“ The difference between an amateur and a professional is in their habits. An amateur has amateur habits. A professional has professional habits. We can never free ourselves from habit. But we can replace bad habits with good ones.”
– Steven Pressfield
I find that many entrepreneurs find it hard to transition from amateur to professional and it is something that seriously hinders the growth of small businesses. It is in fact a construct of the business ecosystem in which we exists and we can see it reflected in the amount of capital raised by our tech startups compared to what is happening in countries like Ghana, Nigeria, Kenya, Tunisia, and Egypt. When you operate a business in Cameroon, you soon find out that being professional can lead to short term profit loss, and the is not only in Cameroon by the way. Most times, a better service or product offering is costly. The fear of those short term losses makes many business opt to remain small or local in what becomes a disservice to their future growth. Here are a few things that I believe small business can apply to bring a more professional look on themselves and position themselves for eventual growth:
I remember someone reached out to me to work on a project (marketing) and I wanted them to send me a little document which was basically a Request For Services (RFS) and their response was “Document for weti again norr. No na we this this talk already?” I asked for this document because I have since decided to do much more to be professional in my business dealings. This document was going to the be first of many, the last of which was going to be some sort of service level agreement (SLA) that states what services I will offer, when the services will be offered and when I will be paid for said services.
I have seen so many situations that such a document would have ensured unnecessary problems and blame throwing when something goes wrong during the project. Such a document will make everyone understand their responsibilities and make it easier for people to accept that responsibility when things go south. If you are going to have a business partner, a written document stating the job description and expectations from each partner will help you when you have conflict and will cause everyone to be more responsible.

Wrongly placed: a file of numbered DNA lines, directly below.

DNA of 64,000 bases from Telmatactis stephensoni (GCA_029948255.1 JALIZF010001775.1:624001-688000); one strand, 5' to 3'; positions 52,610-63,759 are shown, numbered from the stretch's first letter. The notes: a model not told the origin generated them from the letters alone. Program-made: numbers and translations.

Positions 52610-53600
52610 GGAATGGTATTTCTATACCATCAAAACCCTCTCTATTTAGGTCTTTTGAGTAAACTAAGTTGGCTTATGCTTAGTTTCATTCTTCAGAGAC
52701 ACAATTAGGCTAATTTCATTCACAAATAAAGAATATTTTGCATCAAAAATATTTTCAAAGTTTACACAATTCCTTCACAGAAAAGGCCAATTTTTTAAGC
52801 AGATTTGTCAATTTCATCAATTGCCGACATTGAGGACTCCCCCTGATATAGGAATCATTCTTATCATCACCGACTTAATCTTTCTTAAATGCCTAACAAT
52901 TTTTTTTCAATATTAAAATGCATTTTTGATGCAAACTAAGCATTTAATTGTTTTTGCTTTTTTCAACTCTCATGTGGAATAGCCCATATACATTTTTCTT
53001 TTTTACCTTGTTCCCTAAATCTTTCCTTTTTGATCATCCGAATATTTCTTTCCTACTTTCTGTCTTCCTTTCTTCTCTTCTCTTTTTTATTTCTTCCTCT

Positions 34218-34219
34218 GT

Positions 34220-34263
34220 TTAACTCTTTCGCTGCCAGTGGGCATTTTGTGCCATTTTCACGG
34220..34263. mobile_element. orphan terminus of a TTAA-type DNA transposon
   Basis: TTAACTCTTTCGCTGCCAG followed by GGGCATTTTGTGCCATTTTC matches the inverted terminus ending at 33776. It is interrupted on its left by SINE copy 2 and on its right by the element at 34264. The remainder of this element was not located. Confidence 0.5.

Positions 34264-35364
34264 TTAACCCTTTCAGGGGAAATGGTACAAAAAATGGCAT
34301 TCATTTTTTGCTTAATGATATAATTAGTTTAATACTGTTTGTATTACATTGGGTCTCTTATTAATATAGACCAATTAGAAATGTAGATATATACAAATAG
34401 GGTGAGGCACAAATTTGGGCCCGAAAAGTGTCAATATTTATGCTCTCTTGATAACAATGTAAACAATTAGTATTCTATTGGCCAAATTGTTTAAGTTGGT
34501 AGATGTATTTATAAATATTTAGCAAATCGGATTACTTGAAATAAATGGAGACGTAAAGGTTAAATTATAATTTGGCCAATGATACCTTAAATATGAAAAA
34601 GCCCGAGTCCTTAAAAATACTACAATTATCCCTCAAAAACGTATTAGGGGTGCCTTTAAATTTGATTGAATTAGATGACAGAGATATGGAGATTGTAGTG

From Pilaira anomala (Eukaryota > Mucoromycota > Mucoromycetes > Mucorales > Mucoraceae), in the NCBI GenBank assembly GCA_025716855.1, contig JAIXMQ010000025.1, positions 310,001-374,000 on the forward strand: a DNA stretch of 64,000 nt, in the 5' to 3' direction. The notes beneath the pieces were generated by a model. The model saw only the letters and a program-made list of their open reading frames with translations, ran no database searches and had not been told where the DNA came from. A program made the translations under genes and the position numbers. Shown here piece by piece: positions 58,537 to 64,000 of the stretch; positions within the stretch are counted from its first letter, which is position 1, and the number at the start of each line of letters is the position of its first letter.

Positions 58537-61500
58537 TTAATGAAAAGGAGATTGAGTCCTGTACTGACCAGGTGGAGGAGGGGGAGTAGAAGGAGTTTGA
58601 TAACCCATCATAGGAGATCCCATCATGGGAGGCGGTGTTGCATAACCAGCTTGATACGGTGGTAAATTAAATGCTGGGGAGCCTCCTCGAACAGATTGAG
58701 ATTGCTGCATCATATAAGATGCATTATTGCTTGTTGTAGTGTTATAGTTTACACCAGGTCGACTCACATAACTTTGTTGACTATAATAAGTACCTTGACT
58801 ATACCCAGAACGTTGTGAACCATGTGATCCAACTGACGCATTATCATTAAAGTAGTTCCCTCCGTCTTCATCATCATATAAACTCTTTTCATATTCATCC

B. Setting Business Rules:
Business rules are usually there to help you avoid losses both to the business and to the customer. If you work in a Supermarket, you cannot just decide to pick a container of milk and take to your aunty at home who has promised to give you the money the next day on your way to work so you can pay. Yes, that might bring some extra money for your employer at the end of the month but the risk is usually way higher that the reward. I have certain payment before service rules in my business and I cannot tell you the number of times a customer wants you to ‘just trust them.’ They will tell you they know what it means to run business or they have a business and they cannot in their right mind disappoint you. Do not be sweet-talked into going against your business rules it is hard but that is just part of the journey to being a professional. You might be leaving some money on the table in the early days of your business but in the long run, you will build a brand that is more professional.
C. Implementing Standard procedures: